Correy’s Pleasure Gardens

Correys2

Music, dancing and picnics have always been enjoyed at Cabarita Park.

From the 1880s until World War 1, a focus of the park was Correy’s Pleasure Gardens operated on land adjacent to Cabarita Park. The pleasure ground was established by Thomas Obed Correy, who had previously owned gardens at Botany in the 1870s. Correy brought plants, flowers, shrubs and trees to Cabarita and provided swings, merry-go-rounds, a cricket field, a running track, summer houses, and from 1887, a dance pavilion, which was a great attraction for the many social and sporting clubs that held their annual picnics at the grounds.

The dance pavilion could accommodate up to 900 people who would be entertained by a ten piece string orchestra. Daytime dances were popular until gas replaced the kerosene lamps and evening dinners and dances became increasingly popular making the pleasure gardens one of Sydney’s leading recreational resorts.

During the World War I, Correy’s Pleasure Gardens declined in popularity and was eventually sold in 1918.

Correy’s Pleasure Gardens are one of many stories of Cabarita highlighted in a new Breakfast Point and Cabarita Park education kit now available on the City of Canada Bay web page. For more images of Correy’s Gardens see our flickr set.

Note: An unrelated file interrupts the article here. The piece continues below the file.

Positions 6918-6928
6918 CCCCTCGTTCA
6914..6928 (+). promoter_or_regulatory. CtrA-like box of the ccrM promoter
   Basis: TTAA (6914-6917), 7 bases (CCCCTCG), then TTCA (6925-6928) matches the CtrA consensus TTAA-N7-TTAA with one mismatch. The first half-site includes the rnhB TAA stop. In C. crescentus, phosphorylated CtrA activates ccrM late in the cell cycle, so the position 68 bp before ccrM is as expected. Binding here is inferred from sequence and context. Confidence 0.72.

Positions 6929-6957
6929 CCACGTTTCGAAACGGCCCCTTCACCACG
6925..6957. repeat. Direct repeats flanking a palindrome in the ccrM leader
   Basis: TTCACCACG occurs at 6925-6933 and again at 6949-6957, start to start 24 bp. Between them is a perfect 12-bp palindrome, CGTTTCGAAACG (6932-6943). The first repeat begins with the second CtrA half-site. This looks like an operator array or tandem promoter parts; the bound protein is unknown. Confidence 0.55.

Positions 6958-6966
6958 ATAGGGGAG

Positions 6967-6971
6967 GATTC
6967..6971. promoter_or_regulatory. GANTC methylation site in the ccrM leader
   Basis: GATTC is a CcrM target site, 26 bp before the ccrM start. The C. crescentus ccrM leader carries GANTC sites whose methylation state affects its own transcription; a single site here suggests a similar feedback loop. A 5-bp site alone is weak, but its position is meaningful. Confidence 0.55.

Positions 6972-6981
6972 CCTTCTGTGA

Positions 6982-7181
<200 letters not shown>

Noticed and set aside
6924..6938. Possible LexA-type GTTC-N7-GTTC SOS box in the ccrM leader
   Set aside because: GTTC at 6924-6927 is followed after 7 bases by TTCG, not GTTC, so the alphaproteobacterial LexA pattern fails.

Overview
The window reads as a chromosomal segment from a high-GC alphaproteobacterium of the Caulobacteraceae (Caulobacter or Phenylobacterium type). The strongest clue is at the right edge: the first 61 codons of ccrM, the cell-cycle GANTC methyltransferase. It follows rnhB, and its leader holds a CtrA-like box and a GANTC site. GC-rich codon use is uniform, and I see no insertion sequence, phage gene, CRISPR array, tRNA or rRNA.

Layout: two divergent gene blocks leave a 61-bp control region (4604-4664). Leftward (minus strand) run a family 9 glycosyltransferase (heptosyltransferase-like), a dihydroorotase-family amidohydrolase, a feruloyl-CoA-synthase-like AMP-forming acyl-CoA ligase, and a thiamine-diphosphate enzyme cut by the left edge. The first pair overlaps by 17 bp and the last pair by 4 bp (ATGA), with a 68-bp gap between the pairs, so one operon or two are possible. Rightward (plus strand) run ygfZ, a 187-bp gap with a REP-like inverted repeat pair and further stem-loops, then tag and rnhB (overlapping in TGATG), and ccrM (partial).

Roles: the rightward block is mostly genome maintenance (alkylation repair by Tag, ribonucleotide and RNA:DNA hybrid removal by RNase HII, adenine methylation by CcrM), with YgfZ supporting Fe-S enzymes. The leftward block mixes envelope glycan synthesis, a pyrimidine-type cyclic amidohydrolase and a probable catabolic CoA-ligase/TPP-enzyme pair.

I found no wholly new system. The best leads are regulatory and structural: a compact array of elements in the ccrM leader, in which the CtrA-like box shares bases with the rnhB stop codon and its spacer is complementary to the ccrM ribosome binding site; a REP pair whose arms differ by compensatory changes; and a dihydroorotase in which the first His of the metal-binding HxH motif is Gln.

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Posted on June 28, 2013, in Cabarita and tagged , , , , , . Bookmark the permalink. 3 Comments.

  1. Michael Correy Lambert

    These were operated and owned by my great grandparents. Great to see this old photograph!

  2. Diane from Cabarita has provided two interesting pieces found on Trove – an early description of Correy’s Garden from the Sydney Morning Herald of 1887 and a colourful piece, ‘Almost a riot. Police Stoned at Correy’s Garden’ from the Evening News from 1906.

  1. Pingback: A delight to the eye | Canada Bay Connections

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